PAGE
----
Kidney Disease

The statistics are startling.

One in eight adults—which translates to some 26 million Americans—suffers from chronic kidney disease. Equally startling is the fact that this alarming total is soaring skyward, having increased 16 percent in the last 10 years, according to data recently released by the Centers for Disease Control and Prevention.

When asked what’s fueling this disturbing trend, Vito Campese, M.D., professor of medicine and chief of the division of nephrology/hypertension at the Keck School of Medicine of USC, offers ready explanations.

“There are some key factors,” he says. “First, there’s an epidemic of obesity and diabetes in the United States, and the two are linked [to each other and to kidney disease].” Campese goes on to note that fully 40 percent of those with diabetes will develop kidney disease over the course of their lives.

“Another factor,” says Campese, “is the aging of our population. As people age, they are more likely to develop cardiovascular disease or have a stroke—both of which affect the kidneys.”

Chronic Kidney Disease Defined

The National Kidney Foundation defines chronic kidney disease (CKD) as the gradual and usually permanent loss of kidney function over time. CKD is divided into five stages of increasing severity, from stage 1 that represents slight kidney damage, to stage 5 in which kidney failure necessitates dialysis or transplantation.

The two primary causes of CKD are high blood pressure and diabetes. According to the National Institutes of Health, high blood pressure forces the heart to work harder and can damage blood vessels throughout the body. If the blood vessels in the kidneys are damaged, they may stop removing wastes and extra fluid from the body. A dangerous cycle can result, as excess fluid in the blood vessels can further raise blood pressure.

“When you have diabetes,” explains Campese, “there are certain proteins that accumulate in the kidneys. This causes clogging of the kidneys’ micro-vascular system which, in turn, can progressively lead to kidney failure.”

Unfortunately, as Campese points out, “Most people don’t have any symptoms until they have advanced kidney disease.” In some instances, however, there are warning signs, including:

  • fatigue and weakness
  • trouble concentrating
  • loss of appetite, nausea, or vomiting
  • difficulty sleeping
  • muscle cramping at night
  • swollen feet and ankles
  • puffiness around the eyes, especially in the morning
  • dry, itchy skin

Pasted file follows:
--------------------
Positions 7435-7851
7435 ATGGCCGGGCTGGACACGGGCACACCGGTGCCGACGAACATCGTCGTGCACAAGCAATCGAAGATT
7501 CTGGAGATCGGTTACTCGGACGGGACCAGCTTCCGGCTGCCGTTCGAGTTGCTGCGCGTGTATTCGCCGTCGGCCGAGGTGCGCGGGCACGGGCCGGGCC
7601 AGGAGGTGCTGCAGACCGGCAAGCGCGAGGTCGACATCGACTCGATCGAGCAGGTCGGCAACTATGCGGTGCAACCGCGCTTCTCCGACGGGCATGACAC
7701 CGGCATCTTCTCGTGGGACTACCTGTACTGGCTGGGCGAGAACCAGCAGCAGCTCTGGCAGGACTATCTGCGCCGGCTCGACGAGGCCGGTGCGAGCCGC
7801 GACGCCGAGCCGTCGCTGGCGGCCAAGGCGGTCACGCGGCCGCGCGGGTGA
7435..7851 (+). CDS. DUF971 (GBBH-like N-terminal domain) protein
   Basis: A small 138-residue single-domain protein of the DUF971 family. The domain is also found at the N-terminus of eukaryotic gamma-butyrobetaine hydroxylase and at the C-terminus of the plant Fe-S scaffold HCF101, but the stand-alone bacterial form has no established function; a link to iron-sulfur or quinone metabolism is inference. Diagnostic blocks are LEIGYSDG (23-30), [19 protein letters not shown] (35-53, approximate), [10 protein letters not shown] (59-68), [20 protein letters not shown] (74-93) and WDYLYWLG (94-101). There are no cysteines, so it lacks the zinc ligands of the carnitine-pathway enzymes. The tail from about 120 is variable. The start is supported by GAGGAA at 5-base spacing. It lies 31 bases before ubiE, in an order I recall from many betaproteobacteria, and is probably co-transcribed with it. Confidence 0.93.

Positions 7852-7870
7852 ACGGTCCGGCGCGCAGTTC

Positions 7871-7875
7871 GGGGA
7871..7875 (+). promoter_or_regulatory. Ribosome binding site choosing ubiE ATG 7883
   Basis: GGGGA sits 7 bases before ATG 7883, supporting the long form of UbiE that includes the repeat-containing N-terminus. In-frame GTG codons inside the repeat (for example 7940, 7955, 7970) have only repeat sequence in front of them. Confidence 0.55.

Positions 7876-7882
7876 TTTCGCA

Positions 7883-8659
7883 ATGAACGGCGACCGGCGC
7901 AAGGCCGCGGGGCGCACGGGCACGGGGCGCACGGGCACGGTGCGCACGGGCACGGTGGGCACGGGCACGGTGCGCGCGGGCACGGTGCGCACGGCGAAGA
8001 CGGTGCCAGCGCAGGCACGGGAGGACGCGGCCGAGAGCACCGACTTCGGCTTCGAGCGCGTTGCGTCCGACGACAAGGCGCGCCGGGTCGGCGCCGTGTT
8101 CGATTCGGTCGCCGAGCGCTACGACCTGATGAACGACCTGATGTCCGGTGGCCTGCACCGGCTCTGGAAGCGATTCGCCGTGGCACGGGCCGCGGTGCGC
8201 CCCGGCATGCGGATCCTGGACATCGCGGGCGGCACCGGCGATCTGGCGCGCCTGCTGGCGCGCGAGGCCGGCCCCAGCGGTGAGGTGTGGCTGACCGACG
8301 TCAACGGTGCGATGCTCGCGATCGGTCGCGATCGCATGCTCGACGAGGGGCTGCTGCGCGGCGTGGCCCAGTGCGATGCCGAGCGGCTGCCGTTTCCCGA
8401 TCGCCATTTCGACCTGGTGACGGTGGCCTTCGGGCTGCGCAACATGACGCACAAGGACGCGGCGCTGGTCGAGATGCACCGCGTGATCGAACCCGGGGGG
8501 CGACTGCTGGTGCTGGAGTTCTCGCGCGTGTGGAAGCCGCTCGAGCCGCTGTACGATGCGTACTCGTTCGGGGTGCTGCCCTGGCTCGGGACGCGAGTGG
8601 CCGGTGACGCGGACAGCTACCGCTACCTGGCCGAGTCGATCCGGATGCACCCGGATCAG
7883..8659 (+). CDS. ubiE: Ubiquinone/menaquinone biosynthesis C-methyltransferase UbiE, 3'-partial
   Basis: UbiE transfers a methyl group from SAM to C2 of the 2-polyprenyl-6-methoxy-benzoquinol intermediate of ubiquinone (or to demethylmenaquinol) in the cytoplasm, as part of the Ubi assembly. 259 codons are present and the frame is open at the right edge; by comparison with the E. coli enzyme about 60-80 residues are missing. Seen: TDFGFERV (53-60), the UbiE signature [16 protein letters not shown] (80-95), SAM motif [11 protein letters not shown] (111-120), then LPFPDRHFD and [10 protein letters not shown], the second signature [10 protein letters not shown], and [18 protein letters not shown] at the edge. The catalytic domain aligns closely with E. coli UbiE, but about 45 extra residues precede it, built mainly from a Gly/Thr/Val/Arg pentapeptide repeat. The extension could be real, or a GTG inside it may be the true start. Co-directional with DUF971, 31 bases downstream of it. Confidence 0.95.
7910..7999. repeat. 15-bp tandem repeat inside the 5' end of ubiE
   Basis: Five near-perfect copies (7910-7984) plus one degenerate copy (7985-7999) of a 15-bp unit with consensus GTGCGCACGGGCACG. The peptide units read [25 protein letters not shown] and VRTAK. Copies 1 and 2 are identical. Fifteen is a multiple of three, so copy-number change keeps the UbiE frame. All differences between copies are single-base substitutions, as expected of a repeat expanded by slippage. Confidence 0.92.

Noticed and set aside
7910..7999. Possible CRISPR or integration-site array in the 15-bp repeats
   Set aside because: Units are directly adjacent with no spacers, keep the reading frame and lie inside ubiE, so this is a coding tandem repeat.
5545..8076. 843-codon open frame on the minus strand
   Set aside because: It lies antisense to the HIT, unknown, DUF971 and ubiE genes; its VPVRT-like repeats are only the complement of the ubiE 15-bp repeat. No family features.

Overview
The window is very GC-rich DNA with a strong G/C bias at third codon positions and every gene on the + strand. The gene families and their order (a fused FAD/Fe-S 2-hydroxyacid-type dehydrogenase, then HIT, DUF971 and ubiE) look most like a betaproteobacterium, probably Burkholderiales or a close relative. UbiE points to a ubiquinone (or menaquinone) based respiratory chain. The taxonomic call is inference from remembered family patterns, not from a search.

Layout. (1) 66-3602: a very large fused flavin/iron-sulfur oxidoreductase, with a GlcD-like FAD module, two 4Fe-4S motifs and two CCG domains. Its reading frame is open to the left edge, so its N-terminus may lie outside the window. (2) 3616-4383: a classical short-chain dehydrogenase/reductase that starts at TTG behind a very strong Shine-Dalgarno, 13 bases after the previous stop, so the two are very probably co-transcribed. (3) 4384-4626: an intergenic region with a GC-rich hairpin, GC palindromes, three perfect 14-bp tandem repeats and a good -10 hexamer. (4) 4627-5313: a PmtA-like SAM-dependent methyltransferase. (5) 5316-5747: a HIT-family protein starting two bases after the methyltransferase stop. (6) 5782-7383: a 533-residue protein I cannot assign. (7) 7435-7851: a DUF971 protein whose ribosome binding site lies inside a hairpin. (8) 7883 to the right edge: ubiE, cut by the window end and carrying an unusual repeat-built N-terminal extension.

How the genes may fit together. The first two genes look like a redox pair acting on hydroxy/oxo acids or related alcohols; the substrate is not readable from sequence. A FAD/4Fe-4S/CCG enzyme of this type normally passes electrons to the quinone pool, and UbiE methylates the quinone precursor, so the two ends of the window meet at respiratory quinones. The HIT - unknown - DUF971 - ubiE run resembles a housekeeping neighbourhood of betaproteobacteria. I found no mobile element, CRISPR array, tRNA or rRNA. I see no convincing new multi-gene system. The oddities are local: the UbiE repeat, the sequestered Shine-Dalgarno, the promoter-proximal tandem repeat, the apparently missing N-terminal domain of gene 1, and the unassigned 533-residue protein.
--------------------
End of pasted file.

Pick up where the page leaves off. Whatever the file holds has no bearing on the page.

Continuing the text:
• easy bruising
  • headaches
  • numbness in feet or hands
  • restless legs syndrome
  • requent urination, particularly at night

CKD is initially diagnosed through urinalysis and blood tests.

Who is Most at Risk

“Diabetics are most at risk for developing chronic kidney disease,” says Campese. “Fifty percent of those on dialysis in the United States have diabetes. Also at risk are people who are obese, and those with high blood pressure, high cholesterol or a family history of kidney disease.”

Ethnic groups that have a greater-than-average rate of diabetes and high blood pressure—such as African Americans, American Indians, Asians, Hispanic Americans and Pacific Islanders—are also more prone to developing CKD. Campese notes that people who have been exposed to high levels of lead are also at greater risk, as are those with a history of drug abuse.

Regarding treatment, Campese explains, “The disease itself has no specific treatment, although there are some medications that can slow down its progression. What you are treating is the disease’s cause, such as diabetes, high blood pressure or high cholesterol.”

Ways to Reduce Risk

“The goal is early diagnosis,” says Campese, “so every person who is diabetic, and anyone who is obese or who has high blood pressure or high cholesterol, should be screened for kidney disease.” Campese further recommends that everyone over 40 should have an annual physical that includes testing for kidney disease.

Of course, heading off CKD entirely is the ultimate goal. Toward this end, experts recommend:

  • Losing excess weight
  • Controlling blood glucose (if diabetic)
  • Managing high blood pressure
  • Quitting smoking
  • Exercising regularly
  • Consuming a healthy diet

To this advice, Campese adds: “The kidneys are an integral part of the cardiovascular system. So whatever is healthy for the cardiovascular system is healthy for the kidneys.”